The StarTribune is claiming that the stadium would create nearly twice as many jobs as even the Vikings claim, which puts the Strib’s claim around 20X more than reality, by my calculations. Here’s how the Strib could determine that their own numbers make no sense. If you divide $300 million by 4 years by 13,000 construction and service-sector jobs, one can see that the average annual salary of those jobs would have to be $5,769 with no benefits. Put another way, for the StarTribune’s inflated figures to make sense, the average construction and service-sector job of the 13,000 the Strib claims this project would create would have to pay $2.77/hr with no benefits.
A commenter at the Strib named Alanson also looked at the Strib’s ridiculous jobs claims:
Please stop repeating the nonsense about 13,000 jobs for four years being supported by $300 million. Do the math. That’s $75 million a year. $75 million per year divided by 13,000 jobs is less than $6,000 per year per job. Those are either very bad jobs or very intermittent jobs. A better number for the number of jobs supported by $75 million per year would be about 1,000 (if we are lucky).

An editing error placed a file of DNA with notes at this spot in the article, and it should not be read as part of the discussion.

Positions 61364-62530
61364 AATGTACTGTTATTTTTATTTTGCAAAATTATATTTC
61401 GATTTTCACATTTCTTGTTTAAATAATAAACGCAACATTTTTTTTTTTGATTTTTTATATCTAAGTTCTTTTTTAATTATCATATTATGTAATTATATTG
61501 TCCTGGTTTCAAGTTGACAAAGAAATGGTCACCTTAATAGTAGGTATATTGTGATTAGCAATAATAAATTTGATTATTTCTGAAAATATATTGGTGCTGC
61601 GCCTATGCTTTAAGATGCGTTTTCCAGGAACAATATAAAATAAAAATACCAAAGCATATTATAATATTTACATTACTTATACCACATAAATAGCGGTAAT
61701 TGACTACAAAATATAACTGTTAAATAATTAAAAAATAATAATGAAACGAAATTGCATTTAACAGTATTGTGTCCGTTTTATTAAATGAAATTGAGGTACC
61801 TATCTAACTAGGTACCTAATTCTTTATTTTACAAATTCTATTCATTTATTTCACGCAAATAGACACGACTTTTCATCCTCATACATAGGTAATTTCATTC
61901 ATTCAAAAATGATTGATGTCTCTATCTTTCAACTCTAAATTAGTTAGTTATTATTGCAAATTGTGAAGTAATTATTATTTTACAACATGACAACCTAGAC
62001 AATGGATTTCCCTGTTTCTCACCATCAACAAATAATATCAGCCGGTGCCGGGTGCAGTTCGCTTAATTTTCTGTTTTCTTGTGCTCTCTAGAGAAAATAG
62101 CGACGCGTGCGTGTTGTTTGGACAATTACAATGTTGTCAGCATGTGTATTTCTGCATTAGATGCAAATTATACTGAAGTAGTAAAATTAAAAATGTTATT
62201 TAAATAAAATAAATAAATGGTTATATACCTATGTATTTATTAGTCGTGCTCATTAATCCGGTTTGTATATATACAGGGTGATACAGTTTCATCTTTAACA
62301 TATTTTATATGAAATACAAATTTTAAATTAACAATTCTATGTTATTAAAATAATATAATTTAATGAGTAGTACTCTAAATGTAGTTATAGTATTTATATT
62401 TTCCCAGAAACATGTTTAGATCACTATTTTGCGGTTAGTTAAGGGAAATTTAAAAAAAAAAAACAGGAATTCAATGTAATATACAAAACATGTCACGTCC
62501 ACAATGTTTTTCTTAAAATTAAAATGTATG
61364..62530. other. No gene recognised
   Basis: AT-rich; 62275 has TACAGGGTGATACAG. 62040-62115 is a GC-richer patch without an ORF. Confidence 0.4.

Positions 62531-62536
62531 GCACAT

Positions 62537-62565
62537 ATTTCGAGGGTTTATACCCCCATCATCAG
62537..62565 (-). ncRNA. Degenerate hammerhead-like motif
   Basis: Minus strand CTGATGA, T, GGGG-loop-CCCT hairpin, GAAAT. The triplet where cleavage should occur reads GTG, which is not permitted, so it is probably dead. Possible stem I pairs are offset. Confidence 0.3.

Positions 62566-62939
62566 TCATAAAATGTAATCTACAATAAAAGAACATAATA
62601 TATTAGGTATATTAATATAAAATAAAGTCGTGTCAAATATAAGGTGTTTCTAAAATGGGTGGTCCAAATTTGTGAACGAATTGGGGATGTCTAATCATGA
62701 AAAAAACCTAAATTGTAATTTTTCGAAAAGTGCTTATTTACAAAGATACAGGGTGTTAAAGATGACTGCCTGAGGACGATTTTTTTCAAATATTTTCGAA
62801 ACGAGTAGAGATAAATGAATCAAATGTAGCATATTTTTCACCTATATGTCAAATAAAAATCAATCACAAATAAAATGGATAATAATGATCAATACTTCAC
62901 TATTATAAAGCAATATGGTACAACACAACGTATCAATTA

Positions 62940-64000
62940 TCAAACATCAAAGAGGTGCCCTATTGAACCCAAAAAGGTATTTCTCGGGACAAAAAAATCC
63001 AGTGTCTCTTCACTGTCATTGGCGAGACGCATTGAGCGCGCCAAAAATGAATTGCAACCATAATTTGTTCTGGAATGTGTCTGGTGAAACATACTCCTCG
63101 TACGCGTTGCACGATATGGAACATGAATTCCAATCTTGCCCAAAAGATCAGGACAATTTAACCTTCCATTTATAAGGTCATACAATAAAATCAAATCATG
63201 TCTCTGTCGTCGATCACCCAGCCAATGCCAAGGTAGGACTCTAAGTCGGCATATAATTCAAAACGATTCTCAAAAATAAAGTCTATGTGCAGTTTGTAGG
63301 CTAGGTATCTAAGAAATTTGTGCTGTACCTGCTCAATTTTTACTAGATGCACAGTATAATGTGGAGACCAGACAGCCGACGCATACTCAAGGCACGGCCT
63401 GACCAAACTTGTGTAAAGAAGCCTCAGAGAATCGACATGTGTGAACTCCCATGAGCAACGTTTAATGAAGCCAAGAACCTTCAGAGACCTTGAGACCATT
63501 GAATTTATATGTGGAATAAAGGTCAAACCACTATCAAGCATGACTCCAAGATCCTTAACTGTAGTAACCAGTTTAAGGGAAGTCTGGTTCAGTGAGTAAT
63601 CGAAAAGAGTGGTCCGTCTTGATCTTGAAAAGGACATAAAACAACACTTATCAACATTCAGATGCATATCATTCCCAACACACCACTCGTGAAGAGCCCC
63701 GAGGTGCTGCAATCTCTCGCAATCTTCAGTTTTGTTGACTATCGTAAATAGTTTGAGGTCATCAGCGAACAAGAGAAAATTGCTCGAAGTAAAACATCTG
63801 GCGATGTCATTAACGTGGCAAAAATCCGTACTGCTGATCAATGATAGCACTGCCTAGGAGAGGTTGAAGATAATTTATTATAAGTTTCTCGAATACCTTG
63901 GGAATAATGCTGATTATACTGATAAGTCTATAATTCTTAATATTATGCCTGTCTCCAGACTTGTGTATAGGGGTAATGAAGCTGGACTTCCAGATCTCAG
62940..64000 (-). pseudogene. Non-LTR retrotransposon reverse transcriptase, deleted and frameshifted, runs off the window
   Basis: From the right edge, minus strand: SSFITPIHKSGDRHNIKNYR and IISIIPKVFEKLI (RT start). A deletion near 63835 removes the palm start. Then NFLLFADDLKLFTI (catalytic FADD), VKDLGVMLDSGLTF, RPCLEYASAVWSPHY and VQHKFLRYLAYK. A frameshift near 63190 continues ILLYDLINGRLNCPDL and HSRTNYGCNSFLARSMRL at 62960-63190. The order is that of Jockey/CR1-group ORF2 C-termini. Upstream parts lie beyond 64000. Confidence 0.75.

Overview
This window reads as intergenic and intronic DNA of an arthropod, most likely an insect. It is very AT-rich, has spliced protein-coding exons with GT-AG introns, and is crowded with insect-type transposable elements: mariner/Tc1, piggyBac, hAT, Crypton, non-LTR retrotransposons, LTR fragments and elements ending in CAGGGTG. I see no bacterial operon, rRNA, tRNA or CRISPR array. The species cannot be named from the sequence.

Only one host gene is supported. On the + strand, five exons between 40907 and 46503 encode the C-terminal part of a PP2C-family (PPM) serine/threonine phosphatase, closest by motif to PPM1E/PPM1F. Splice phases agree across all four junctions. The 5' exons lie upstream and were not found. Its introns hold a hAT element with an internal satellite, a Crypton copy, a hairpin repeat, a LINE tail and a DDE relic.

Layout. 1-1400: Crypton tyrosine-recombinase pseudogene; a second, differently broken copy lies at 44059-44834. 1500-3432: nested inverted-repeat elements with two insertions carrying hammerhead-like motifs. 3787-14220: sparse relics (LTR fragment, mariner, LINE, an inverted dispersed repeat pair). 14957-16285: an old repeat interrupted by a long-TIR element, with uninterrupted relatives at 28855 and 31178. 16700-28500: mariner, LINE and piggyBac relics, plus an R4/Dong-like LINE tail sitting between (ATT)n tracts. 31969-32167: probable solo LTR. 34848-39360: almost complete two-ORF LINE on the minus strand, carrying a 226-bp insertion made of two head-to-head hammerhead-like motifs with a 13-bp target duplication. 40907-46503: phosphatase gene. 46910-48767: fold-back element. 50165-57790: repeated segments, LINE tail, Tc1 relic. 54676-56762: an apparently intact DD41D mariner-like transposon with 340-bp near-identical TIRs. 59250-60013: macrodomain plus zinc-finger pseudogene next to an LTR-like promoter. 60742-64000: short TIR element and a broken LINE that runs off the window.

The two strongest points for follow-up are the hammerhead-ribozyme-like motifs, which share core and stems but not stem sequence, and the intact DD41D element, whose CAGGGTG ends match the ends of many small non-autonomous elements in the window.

City Council members should not be asked to defend the economics of professional sports.
Correct. Instead, they should reject them.
The unfortunate reality is that public subsidies are almost always the price of admission for cities that want to attract or retain major-league teams.
True. Justify them.
To its credit, the Wilf family has refrained from threatening to move the team
Perhaps it’s because he’s afraid that people would say “Go!”
, and the NFL clearly wants the franchise in this market.
The NFL makes a ton of money in MN with the Vikings playing in the Metrodome. The money is in TV.
But after nearly a decade of lobbying
The Vikings’ lease only expired 2 months ago (or, has 10 months to go, depending on how you read the contract) so looking at how long the team has been lobbying is nothing but a regurgitation of a Vikings lobbyist talking point rather than an honest look at the situation.
and countless pledges from public officials that they would work with the team to secure its future — time is running out.
Working with the team doesn’t mean meeting the team’s demands to the detriment of the public. Public officials represent the public. Wilf represents Wilf. Both need to do what’s best for themselves. And, Vikings fans should do what’s best for themselves. If none of those groups are willing to come up with the cash to pay for a new stadium, we can continue to use the existing, paid-for, new field, new roof Metrodome.